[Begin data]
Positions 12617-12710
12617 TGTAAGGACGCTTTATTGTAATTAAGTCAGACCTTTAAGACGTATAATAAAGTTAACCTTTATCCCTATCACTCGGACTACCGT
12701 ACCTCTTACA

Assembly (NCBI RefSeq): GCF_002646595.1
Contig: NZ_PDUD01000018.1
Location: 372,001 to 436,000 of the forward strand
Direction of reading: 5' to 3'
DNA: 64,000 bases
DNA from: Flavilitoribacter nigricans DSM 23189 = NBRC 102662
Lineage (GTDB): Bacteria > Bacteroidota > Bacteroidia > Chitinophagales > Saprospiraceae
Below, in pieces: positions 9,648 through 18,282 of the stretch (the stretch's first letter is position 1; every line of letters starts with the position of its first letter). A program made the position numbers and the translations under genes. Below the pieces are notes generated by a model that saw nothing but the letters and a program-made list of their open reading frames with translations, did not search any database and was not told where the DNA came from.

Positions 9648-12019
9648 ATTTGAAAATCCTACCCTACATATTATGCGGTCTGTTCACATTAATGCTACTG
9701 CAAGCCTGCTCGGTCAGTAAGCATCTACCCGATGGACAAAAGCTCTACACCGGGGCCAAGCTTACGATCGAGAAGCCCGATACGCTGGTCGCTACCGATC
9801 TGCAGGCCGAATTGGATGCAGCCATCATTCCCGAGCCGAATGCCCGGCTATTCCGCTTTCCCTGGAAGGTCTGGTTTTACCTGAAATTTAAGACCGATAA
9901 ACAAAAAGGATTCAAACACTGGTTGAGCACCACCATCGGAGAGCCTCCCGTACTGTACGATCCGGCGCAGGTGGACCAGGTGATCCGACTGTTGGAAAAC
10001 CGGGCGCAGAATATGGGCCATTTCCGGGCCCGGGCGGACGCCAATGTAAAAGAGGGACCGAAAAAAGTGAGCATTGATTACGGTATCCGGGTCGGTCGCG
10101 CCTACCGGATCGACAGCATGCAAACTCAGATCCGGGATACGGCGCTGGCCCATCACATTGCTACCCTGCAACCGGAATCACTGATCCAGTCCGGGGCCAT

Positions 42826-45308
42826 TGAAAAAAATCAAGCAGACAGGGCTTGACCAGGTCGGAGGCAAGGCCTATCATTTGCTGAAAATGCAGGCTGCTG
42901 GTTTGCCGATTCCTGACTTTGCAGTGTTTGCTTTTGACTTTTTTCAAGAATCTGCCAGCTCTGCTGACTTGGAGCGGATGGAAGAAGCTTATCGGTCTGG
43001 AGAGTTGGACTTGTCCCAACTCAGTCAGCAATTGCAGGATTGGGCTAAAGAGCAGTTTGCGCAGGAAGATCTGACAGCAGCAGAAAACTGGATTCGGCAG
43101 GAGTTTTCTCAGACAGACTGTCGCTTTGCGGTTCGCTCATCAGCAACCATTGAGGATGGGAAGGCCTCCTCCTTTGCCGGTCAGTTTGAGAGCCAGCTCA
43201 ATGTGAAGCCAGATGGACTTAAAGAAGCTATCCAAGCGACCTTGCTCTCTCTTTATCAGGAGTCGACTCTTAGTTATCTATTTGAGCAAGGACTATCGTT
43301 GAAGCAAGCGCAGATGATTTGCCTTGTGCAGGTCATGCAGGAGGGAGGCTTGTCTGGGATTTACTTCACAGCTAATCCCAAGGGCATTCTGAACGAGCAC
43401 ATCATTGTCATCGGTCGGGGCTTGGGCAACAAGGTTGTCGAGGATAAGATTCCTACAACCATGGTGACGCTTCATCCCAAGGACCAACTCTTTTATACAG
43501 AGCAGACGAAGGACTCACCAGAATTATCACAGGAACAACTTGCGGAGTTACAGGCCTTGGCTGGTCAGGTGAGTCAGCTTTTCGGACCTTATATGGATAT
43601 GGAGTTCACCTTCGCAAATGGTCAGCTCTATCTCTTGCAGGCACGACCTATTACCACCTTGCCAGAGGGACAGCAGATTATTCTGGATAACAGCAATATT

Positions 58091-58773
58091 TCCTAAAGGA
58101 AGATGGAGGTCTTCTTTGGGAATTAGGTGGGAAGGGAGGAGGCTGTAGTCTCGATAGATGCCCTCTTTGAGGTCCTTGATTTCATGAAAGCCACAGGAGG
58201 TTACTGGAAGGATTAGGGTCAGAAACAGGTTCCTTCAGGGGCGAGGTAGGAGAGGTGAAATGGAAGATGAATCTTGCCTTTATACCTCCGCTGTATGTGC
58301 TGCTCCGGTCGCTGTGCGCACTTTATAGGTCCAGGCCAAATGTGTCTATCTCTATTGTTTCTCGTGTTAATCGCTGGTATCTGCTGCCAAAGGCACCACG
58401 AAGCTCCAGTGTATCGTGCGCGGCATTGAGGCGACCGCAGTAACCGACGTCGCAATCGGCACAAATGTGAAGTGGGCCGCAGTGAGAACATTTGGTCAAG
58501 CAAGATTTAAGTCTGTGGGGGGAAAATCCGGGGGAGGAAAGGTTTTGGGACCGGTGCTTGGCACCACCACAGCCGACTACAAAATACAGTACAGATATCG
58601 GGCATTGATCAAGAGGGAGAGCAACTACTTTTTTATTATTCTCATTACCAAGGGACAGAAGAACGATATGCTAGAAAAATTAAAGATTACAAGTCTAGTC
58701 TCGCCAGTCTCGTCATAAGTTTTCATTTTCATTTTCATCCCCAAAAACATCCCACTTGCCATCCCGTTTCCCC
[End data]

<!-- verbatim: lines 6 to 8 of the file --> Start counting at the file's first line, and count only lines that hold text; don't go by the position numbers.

Location: 372,001 to 436,000 of the forward strand
Direction of reading: 5' to 3'
DNA: 64,000 bases